To those who react with a “spiritualizing” response, we’ll point to how what was promised to Abraham was a promised land – a thoroughly earthly blessingNo promise of some sort of spiritual joy or holy contentment here. The promise certainly was connected to Abraham’s spiritual faithfulness to God, but the blessing that was promised wasn’t only the happiness intrinsic to the very act of loving God, the happiness that comes from being holy. It certainly included that, but the promise was for the kind of blessing that what we all intuitively recognize as a gift from God every time we pray after a flight – “Thank you God for keeping me safe.” It is the daily blessings that we recognize God tells us to ask him for in the Lord’s Prayer: “Give us this day our daily bread.” They are blessings that don’t only have to do with our being spiritually in right relation to God, but blessings that have to do with our prosperity here on earth.

Faithfulness & Flourishing 
If we start from a robust Gospel worldview, we recognize that the world was created for comprehensive flourishing – for shalom. And that as long as humanity remained spiritually trusting God, God would cause their earthly existence to flourish, to prosper. With sin, humanity’s spiritual death led to death in all dimensions of creation, such that physical thriving and happiness being a direct result of spiritual faithfulness no longer remains the order of the day. Indeed, a dominant theme in the Psalms is lament about the reality that in our world, it is the faithful who suffer while the wicked prosper.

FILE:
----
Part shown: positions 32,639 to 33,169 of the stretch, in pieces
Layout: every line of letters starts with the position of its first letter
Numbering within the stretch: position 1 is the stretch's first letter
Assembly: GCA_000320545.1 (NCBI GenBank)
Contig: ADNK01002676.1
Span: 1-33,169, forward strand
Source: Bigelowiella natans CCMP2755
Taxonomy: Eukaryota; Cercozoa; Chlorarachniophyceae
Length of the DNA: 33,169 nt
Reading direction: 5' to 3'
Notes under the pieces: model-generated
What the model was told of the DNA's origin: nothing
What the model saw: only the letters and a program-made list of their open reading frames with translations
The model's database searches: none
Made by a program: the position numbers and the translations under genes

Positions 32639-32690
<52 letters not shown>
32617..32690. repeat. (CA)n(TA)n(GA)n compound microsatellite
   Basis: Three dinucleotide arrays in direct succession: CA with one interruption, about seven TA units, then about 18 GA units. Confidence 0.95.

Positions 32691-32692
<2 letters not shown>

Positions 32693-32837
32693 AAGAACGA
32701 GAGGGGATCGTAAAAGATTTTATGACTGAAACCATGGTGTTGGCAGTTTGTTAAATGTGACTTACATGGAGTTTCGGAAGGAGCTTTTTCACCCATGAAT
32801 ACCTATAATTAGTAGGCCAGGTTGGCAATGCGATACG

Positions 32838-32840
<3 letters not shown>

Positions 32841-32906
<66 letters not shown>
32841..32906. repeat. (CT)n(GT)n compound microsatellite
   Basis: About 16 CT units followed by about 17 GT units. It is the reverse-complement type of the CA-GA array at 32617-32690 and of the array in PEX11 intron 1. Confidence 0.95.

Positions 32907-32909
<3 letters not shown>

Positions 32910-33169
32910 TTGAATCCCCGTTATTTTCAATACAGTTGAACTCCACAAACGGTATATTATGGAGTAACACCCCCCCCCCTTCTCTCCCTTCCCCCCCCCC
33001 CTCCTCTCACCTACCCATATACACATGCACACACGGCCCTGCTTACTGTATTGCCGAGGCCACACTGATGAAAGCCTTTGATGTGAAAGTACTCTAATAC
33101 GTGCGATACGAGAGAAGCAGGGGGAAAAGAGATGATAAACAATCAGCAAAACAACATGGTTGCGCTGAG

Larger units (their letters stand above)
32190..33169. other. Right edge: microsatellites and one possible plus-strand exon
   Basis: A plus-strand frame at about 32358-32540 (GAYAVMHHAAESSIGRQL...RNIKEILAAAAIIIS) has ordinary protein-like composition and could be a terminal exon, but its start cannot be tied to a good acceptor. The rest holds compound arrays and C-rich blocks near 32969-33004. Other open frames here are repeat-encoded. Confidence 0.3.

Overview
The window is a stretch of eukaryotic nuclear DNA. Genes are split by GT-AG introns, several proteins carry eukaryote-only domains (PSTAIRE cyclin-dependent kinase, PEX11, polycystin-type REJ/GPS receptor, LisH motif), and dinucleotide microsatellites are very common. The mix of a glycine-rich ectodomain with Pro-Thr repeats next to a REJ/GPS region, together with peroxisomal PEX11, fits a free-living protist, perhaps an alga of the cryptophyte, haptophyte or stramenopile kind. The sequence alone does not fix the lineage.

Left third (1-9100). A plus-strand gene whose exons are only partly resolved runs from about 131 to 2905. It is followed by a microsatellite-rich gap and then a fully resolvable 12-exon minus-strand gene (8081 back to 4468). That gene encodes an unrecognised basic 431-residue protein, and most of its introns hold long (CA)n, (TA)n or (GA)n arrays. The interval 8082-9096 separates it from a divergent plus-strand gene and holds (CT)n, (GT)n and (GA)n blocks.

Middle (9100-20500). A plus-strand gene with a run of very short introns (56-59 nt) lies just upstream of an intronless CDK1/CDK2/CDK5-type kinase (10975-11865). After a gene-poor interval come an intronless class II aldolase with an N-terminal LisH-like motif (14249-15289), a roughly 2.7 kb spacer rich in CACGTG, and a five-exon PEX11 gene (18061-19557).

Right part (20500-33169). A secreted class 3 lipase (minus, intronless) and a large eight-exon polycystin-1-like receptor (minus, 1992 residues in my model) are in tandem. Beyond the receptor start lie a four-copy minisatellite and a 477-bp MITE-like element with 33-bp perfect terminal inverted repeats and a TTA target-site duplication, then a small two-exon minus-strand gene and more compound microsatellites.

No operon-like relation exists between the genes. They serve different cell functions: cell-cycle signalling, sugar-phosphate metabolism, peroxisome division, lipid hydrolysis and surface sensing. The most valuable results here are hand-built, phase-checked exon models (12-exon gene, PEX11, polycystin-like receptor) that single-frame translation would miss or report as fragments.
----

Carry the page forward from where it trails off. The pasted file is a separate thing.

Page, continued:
As Scripture progress, nevertheless, we find that God still continues to promise flourishing for those who by faith trust in Him; though the prosperity awarded to the faithful is no longer to be expected to be fulfilled in this broken world, it remains a promise to be fulfilled when God comes to end sin and evil, death and injustice, once and for all. Nevertheless, God’s promise of flourishing does at times break into our present broken world, as evidenced in God’s constant faithfulness to his people in “working all things out for their comprehensive good.” (Romans 8:28) Biblical prosperity, then, obviously includes our physical flourishing. The typical dichotomy that is made between spiritual and physical prosperity should instead give way to the more Biblical distinction between present and future prosperity. God continues to promise prosperity to those who remain faithful to him, and though that promise remains largely a future reality, we experience  glimpses of that glorious future in the present.

The Cross